Many people do not know what to look for when touring a new home when it comes to the electrical wiring and systems in the house. However, faulty wiring and other electrical issues can be a fire or electric shock risk. It is very important to have the electrical systems of a home you are considering thoroughly inspected before you sign on the dotted line. You do not want to yourself and your family in danger. Below are some issues I come across frequently during my home inspections.
1. Romex Wire Exposed in Kitchen Cabinets
Romex wire that is unprotected can be cut or damaged leaving wires open for electric shock.
2. No GFCI Outlets Near Water Source
A GFCI (ground fault circuit interrupter) should be located 6 feet from open water source. Kitchens, bathrooms, laundry rooms, etc. are examples of common locations for a GFCI.
3. 3-Prong Receptacles Without a Ground Wire
Many times, when a homeowner has a 2 wired electrical system they find themselves needing a 3-prong plug. Many large appliances require a 3-pronged outlet. However, the problem with this is that without a ground wire, your appliances are not being protected due to electrical surges.
4. Ceiling Fans That Wobble When Tested
Many times, a homeowner will replace an old ceiling light with a fan. The problem is that the mounting box may not be designed to hold a fan. It is important to make sure that the box in the ceiling is not only secured but designed to hold the fan in place. Fans that are not secured properly could have exposed wires or wires that have not been connected correctly because the fan is not designed to be there.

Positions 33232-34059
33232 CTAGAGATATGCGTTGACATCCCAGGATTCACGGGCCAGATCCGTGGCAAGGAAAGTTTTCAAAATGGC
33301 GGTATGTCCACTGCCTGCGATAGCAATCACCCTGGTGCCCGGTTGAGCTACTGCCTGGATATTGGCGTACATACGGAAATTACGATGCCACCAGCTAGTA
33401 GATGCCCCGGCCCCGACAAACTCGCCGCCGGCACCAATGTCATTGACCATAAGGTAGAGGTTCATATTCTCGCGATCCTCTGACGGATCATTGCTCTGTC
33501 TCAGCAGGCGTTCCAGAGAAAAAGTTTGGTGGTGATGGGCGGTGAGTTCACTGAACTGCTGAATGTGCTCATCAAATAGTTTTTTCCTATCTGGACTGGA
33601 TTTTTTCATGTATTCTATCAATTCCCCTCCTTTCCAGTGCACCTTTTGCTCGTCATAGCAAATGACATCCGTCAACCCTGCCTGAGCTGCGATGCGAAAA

5. Unprotected Lights to Close to Combustible Materials
Many times, closet lights will be just a bulb in an open light socket. If a person stacks their storage too close or against the bulb, it could get hot enough to start a fire. It is recommended to have a globe cover the light to prevent this problem.
6. Improperly Wired Electric Subpanel
Most people think installing an extra panel out in the garage or shed should be a piece of cake. They will just copy what the main electric panel looks like and that should be good. What many people don’t realize is a “subpanel” (any panel made after the main panel) has a few minor differences. The white and ground wires can no longer be tied together in the panel like they are in the main panel. They must be separated and cannot be in contact with one another. If a 4-wire feed was not brought in for the supply, then a ground rod must be driven to properly ground the subpanel.
7. Bushing Missing Around Branch Wire Circuits or Snap in Caps Missing
Bushings are small plastic or metal rings that go around the metal electric panel so when a wire is pulled through it will not become damaged. Any damaged or cut insulation will leave an exposed wire in a metal panel that could arc and start a fire. Snap in caps are where a breaker is missing and leaving the bus bar exposed that could possibly be touched.
As I mentioned at the beginning, any electrical components in your home need to be installed correctly to prevent the risk of fire or getting shocked. Issues may not be obvious to the naked eye, which is why it’s important to have a home inspection done if you are preparing to sell your home or buy a new one. If you think there may be an electrical problem in your home, please call a licensed electrician or home inspector to investigate. Do not try to fix it yourself!
This blog post is part of a series on Common Home Inspection Issues. Please see our other posts for more information about other areas of your home.